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I want to be able to extract data from a number of logfiles. The extracted data would then be sent to zabbix.

To give an example, say that a (huge) logfile contains information like

date: processed 566766 lines
date: processed 324523 lines
date: processed 546747 lines
date: processed 005643 lines

I want to be able to send this data to Zabbix.

Using awk I would simply do something like

cat logfile | awk '/processed \d+ lines/ { system("zabbix command " $3) }'

My problem is that because the files are big, and because I don't want duplicated data, I need to find a way to start reading the log file from where if was left off the previous run

So it needs to remember the point it read until the previous time, and start off processing only newly added rows.

I tried fetchlog but for some reason it does not work and it has not been maintained.

Do you know a good utility that can keep track of growing log files, or a Pythonic approach to it?

I seem to remember syslog-ng or rsyslog had something for this, but I think they are only for syslog-style logs, while mine are not following any standard.



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Have you considered logrotate to rotate the logs daily? How often do you plan to send the data to the monitoring system? –  jordanm Jul 27 '12 at 15:23
Every few minutes. Rotation unfortunately is not an option. –  Alessandro Jul 27 '12 at 16:46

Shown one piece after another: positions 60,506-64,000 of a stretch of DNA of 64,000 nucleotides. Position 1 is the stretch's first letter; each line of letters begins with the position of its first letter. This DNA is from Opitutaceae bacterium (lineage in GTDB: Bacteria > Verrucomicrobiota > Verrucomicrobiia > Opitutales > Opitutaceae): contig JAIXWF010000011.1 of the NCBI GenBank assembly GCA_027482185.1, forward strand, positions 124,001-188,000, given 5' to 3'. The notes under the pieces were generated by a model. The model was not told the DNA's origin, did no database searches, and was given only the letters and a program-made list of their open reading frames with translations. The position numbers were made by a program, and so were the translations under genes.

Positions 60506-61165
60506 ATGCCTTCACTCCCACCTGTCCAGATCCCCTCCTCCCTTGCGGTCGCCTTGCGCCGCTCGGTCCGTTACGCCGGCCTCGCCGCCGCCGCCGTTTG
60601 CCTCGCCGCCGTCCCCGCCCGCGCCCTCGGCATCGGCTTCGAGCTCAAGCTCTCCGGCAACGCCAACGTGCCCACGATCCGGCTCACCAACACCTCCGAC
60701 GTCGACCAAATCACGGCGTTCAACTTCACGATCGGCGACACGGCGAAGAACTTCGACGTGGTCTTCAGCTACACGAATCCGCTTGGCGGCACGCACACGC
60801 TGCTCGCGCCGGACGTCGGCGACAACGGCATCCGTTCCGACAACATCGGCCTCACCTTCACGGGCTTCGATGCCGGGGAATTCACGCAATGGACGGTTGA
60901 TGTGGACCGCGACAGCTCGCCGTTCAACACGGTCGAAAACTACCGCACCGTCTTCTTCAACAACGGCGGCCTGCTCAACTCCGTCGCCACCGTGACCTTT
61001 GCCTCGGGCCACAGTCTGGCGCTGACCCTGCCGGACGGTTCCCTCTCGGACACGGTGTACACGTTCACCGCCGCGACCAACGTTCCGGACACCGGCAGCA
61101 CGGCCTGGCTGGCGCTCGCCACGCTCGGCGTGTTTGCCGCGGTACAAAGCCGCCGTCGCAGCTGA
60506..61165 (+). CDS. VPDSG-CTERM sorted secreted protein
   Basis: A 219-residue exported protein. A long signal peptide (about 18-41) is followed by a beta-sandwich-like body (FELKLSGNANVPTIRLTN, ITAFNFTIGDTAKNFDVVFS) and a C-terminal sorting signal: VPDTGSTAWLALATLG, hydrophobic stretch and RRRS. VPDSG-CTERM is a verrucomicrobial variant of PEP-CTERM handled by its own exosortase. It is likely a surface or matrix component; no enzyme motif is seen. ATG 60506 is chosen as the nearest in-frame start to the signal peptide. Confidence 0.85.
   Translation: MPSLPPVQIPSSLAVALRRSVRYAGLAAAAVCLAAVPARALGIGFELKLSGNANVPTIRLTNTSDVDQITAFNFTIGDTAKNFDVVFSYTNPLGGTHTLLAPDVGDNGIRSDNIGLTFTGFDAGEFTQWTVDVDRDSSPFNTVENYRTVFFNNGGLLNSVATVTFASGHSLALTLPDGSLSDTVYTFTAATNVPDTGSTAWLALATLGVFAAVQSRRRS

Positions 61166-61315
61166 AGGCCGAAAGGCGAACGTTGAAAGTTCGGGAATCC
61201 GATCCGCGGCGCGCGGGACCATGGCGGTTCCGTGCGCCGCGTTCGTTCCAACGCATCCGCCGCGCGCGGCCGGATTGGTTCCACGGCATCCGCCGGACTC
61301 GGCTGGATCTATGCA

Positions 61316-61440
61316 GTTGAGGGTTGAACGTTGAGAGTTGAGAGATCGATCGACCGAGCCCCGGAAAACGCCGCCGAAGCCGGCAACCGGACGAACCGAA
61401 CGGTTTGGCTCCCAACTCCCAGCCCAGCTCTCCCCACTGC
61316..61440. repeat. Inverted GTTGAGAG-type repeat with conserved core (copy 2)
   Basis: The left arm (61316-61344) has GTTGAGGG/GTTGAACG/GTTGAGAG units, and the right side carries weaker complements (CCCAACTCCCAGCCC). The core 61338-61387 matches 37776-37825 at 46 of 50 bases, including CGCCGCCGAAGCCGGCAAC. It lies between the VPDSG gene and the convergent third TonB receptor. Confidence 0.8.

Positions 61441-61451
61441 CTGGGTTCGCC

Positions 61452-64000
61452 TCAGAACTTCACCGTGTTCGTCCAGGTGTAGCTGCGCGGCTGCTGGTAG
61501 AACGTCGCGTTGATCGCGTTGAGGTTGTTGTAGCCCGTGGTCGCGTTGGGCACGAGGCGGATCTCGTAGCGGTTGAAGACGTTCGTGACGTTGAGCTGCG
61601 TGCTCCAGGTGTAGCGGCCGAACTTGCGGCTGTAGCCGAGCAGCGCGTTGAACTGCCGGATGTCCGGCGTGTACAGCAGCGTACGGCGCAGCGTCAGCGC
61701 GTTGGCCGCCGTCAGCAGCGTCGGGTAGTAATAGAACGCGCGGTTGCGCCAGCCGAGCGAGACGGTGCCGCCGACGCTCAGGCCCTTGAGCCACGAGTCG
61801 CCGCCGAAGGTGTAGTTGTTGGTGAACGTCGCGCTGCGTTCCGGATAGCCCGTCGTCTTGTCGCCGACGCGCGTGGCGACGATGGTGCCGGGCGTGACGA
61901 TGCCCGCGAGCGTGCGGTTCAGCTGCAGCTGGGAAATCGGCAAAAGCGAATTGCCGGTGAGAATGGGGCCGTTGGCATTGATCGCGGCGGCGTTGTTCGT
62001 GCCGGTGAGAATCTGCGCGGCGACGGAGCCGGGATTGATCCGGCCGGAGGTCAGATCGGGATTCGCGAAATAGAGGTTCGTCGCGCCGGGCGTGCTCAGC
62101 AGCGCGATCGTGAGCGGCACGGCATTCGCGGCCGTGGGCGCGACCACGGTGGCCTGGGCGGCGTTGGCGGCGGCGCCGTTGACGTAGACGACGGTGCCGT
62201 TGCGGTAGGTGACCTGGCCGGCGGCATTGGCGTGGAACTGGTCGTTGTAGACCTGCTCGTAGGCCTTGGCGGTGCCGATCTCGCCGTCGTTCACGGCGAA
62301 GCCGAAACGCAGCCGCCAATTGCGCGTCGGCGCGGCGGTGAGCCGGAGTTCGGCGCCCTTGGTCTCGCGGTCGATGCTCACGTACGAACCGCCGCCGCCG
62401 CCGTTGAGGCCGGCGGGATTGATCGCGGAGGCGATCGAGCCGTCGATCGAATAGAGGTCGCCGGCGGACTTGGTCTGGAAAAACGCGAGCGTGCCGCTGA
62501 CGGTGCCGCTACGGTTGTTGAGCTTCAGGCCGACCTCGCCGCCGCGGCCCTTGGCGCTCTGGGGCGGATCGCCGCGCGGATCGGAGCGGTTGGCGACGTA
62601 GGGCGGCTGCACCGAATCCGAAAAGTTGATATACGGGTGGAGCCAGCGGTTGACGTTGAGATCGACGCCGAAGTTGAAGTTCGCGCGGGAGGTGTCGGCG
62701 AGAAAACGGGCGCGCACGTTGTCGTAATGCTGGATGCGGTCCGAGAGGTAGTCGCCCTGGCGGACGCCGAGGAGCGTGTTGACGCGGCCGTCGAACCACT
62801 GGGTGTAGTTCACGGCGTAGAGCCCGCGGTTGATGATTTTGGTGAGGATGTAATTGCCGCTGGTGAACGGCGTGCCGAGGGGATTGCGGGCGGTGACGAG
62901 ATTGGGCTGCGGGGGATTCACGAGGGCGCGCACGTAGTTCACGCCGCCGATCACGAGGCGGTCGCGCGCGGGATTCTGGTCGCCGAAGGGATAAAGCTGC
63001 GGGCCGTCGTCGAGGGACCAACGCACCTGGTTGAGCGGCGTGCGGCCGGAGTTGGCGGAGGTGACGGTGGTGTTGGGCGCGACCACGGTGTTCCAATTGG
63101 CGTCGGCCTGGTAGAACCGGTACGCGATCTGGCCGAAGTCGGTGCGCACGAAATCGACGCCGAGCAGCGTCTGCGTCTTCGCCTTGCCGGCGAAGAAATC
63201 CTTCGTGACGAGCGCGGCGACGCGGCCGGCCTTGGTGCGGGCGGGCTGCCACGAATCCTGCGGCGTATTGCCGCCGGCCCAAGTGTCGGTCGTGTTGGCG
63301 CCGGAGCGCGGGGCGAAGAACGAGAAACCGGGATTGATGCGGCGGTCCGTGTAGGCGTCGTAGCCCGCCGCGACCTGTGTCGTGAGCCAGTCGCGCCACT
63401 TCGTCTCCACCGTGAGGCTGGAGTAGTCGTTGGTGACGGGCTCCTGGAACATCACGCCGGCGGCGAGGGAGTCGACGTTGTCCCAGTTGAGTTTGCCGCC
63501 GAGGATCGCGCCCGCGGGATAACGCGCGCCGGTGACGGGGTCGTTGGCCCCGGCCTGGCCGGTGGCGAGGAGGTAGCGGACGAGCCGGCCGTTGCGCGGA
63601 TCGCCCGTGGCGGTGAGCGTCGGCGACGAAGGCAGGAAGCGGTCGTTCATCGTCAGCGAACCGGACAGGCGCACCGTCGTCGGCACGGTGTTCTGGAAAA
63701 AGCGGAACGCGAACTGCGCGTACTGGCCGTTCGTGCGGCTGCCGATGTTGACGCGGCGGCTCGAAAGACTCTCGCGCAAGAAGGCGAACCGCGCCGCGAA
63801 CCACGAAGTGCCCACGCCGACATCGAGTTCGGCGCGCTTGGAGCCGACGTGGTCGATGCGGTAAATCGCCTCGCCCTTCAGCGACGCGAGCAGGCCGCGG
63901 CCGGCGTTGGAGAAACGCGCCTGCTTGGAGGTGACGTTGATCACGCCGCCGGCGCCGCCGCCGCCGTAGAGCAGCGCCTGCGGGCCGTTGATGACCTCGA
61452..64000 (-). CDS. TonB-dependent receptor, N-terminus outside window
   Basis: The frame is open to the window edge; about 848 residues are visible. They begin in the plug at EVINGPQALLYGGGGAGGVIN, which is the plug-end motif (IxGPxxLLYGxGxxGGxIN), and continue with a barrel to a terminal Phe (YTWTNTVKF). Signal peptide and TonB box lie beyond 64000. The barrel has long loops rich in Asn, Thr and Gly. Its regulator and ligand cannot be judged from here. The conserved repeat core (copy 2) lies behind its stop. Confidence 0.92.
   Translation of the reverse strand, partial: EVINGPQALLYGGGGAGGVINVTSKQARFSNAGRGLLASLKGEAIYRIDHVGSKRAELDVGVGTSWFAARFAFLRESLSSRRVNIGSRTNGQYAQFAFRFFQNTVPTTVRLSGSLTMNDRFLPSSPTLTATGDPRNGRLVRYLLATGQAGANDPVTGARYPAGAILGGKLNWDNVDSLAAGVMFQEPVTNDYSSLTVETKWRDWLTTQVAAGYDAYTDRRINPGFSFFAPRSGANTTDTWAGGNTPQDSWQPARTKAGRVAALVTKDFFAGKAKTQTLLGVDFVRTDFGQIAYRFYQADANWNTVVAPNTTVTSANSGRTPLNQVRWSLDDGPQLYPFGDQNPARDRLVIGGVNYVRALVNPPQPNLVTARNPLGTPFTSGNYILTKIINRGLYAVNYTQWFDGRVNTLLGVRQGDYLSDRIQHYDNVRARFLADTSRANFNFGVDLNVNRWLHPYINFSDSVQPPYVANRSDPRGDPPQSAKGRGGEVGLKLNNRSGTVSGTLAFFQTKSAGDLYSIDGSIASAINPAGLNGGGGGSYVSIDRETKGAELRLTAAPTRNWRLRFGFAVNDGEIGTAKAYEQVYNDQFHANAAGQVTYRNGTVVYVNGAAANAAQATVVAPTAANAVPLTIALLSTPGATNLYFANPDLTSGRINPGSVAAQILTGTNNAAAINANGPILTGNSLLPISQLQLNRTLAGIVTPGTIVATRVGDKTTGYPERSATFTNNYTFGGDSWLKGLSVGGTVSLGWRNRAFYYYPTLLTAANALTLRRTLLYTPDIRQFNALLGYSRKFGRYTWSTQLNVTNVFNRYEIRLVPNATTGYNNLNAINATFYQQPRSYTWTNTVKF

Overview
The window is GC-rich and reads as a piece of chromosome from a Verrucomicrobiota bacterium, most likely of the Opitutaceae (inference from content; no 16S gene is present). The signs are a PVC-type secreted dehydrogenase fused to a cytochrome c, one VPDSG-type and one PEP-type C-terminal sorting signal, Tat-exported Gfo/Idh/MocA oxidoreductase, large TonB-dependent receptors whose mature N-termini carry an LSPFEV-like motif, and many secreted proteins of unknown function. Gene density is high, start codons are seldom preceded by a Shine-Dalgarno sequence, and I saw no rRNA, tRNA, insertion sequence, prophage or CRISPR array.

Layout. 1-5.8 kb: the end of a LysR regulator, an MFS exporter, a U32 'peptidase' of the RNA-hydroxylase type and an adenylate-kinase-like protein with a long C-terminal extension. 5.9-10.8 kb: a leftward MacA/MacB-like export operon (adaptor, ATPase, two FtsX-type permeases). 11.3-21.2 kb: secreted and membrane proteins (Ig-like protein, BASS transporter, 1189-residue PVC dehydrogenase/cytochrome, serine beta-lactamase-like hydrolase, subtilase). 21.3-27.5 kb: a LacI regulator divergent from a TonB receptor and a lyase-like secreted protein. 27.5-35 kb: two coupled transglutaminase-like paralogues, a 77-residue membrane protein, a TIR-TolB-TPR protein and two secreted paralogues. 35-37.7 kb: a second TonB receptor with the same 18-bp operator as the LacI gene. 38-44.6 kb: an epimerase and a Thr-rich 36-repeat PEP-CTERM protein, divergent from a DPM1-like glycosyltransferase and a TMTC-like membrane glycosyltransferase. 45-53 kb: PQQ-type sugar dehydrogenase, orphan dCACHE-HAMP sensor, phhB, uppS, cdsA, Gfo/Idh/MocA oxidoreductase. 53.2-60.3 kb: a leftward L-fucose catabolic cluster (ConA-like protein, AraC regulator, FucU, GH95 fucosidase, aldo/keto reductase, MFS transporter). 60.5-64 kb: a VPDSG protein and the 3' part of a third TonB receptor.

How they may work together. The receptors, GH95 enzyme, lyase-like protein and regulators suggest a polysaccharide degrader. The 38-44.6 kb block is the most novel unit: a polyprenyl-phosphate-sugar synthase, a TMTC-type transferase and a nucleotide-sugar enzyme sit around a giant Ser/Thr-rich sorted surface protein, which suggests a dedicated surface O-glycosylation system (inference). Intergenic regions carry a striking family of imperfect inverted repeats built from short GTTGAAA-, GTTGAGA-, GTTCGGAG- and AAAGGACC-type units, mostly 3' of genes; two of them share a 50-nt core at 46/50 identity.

so the data of interest 'date: processed 566766 lines' is scattered around the file? In any case, given all your limitations, I think you have to plan to just parse the file once, as it is created, and then send the data of interest to a process that can send it to zabbix per your schedule. Read up here and other places about mkfifo,.it might help. But you still have the problem that someday, that log file will get too big for the OS and have to be zeroed out and restarted. Then you have to get a fresh handle to the new logfile. Good luck! –  shellter Jul 27 '12 at 18:50

2 Answers 2

Zabbix 2.0 has improved log file monitoring, see here.



For the regexp, you can specify a word that is in every line of your log file.

For mode, skip tells Zabbix not to process older data.



You can script this as well, just store the last line number of each script run in a file, and store it as a variable in your script. Then do something like this:

tail -n +$line_number logfile | awk '{print $3}'

You can get the last line number with wc:

wc -1 logfile > /tmp/number_file

You'll need to +1 that so you don't parse the last line twice.

Probably worthwhile to store all the values in a file, prepend the hostname and item key to each line, and use zabbix_sender.

Hope that helps.

share|improve this answer
Hi,the log facility in Zabbix does not allow you to extract data from the line you process. It is merely to alert on the content rather than data extraction. –  Alessandro Jul 31 '12 at 10:26
Thanks for you answer anyway, I am thinking about writing a Python script and seeing how it performs. –  Alessandro Jul 31 '12 at 10:27

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